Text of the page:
Other game function in yet another way, offering us neither mometary distraction nor capitalistic replication but susteined escapism from our own reality. From famous examples such as The Walking Dead (Ps4, 2012) to Fallout (Ps3, 1997-present), the gaming industry is currently obsessed with apocalypse. Long a staple on TV and cinema screens, the zombie has now become even more prominent on PlayStation and PC.

Added to zombie games are reams of other dystopias, from indie game like Everybody’s gone to the Rapture (Ps4, 2015) and the cult classic Soma (Ps4, 2015), to big-budget productions like BioShock series (Ps3, 2007-present). As critics like Frederick Jameson, Slavoj Zizek and Mark Fisher have all variously pointed out, such images of dystopian futures promote the dangerous idea that only capitalism separates us from a barren wasteland. On the other side of gaming spectrum we are offered the opposite: a return to the pastoral past. A useful example in Stardew Valley (PC, 2016), an indie-produced farming simulator, or «country-life simulator», which overtook high-profile titles such as Grand Theft Auto 5 on its release. It might be easier to imagine the end of the world than the end of capitalism, but easier still, it seems, is imagining the resumption of pastoral serenity. At first glance, one might see Stardew Valley as a reincarnation of Zynga’s FarmVille, the Facebook sensation of 2010. That game offered the chance to nostalgically harvest crops from our computers, but as in other games made by Zynga, such as World with Friends and Mafia Wars, the real product being harvested is that of our facebook friends, whom we put to use to increase our in-game scores (and then turn to for approval for those scores). These so-called social games showed us a very dystopian present in which (as Heidegger suggested) people themselves are so much our raw materials as crops are. But Stardew Walley is more complex and has more in common with Harvest Moon (SNES, 1996). Like its forerunner Stardew Walley is individual, practically impossible to share or even discuss with friends, and has no multiplayer feature. Far from connecting us to social and technological media, it’s an offer to escape from the modern computer society –one we can indulge by sitting in front of our computer screen.

Though they seem to have little in common with gaming’s apocalyptic portraits of the future, Stardew Valley and other bucolic farming simulators actually provide a necessary counterpart. The gameplay in farming simulators involves organizing people, animals, and the natural environment, planting crops in systematic patterns and experiencing a routine life while playing a key role in small community. They picture of a lost era tightly knit villages where humans lived in organic harmony with nature complements prophesies of a dystopic future in which humans are regimented components of a remorseless capitalistic machine. Farming simulator placate a need for a collective and organized past as an alternative to contemporary chaos, showing the insular and protectivist edge in such experiences of gaming. This may make Stardew Valley seem like a criticism of modern capitalism, but in fact it does little to critique the supposed inevitability of capitalism. Instead it provides the missing piece in a linear account of human history that traces our decline from pastoral paradise to the sterile postcapitalistic desert. The best we can do –or so the game tell us– is take comfort in memories an in the fact that we are no further along the inescapable path of destruction. Such games take great pains not to offer an alternative to modern capitalism. As the game’s Joja Corporation –a blend of Walmart, Coca-Cola, and Google– starts its inevitable takeover of your peaceful village economy, Stardew Valley’s nationalistic indictment of internationalism becomes unmistakable. This is not a subversive critique of corporate globalization but a call for isolationist retreat. Stardew Valley’s image of small-scale self sufficiency draws from the same impulse to erect walls at borders and seek local salvation through exporting immiseration. Tellingly, the village in Stardew Valley has a bus stop but the bus has broken down, severing the connection between it and the rest of the world.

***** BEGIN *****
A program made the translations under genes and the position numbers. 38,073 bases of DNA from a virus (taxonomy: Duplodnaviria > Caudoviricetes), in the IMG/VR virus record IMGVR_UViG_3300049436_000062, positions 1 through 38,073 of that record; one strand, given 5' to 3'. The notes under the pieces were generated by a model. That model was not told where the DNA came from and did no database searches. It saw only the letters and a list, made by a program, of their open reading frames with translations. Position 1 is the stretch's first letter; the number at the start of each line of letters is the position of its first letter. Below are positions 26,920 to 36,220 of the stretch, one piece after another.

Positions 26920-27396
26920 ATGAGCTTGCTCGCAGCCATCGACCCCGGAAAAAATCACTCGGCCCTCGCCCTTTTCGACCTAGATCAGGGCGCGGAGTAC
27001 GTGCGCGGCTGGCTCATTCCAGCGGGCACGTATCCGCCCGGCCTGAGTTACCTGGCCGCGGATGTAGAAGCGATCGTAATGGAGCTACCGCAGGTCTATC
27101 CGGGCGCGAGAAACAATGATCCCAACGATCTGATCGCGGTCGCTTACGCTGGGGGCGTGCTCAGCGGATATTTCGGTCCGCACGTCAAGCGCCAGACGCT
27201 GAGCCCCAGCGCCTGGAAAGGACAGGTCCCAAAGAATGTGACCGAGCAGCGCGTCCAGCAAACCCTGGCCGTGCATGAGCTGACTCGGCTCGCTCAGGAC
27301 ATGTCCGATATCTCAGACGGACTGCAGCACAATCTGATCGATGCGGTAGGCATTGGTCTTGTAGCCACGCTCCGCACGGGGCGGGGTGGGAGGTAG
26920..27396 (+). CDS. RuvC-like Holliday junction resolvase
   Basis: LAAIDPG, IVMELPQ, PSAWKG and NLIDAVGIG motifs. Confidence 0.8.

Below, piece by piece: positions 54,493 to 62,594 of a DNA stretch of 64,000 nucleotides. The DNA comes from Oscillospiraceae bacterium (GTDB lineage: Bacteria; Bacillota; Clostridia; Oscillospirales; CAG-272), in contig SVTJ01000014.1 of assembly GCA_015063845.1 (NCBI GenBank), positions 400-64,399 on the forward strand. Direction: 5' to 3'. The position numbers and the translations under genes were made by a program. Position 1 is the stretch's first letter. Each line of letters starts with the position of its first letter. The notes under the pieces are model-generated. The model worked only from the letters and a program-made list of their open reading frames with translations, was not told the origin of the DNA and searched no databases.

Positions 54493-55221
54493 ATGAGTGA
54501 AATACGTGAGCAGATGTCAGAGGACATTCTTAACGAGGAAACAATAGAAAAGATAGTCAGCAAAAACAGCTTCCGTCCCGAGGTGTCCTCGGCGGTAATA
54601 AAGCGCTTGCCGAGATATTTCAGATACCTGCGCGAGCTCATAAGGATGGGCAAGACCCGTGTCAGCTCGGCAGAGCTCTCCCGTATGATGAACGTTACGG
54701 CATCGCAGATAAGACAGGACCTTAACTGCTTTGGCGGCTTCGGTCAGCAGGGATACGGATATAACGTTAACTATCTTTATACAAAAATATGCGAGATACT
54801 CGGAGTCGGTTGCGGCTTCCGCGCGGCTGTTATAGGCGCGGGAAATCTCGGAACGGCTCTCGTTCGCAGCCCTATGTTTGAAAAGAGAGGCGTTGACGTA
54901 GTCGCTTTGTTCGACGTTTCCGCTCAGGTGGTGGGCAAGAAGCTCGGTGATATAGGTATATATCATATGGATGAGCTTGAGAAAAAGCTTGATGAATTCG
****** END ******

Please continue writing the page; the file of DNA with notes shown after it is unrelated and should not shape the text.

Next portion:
A real-life example of an alternative to this might be the Catalan communes developing in Spain today, which return to localized production but also use the internet and electronic current to trade across large distances. Such a hybrid of seizing the means of production whilst embracing global technology might assist us in the present crisis, but dreams of being cut off from the internet and the international community do nothing of the sort. Stardew Valley offers only the consolation of nostalgia, described by Svetlana Boym in The Future of Nostalgia as «the search for collective memory, a longing for continuity in a fragmented world»1S. Boym, The Future of Nostalgia, New York: Basic Books, 2002. In the past of Stardew Valley the gamer can escape to a world where they are “free” to be “human”. The game’s 16-bit pixelated graphics doubles up the nostalgia, evoking a lost age from the more recent past as well, when video games themselves weren’t as complicit and prefigurative of our coming doom –at least in people’s memory of them. It incorporates elements of Zelda, Pokémon, and other 1990s games that are evocative of a gentler past when games, it is assumed, were more “pure”, “organic”, and uncorrupted. It was a time when games really were seen as an escape from the political and social world –an argument that seems defunt today, when games seem to more overtly reflect or distill sociopolitical conflict.

(Extract from A. Bown, The Playstation Dreamworld, 2017, Polity, London)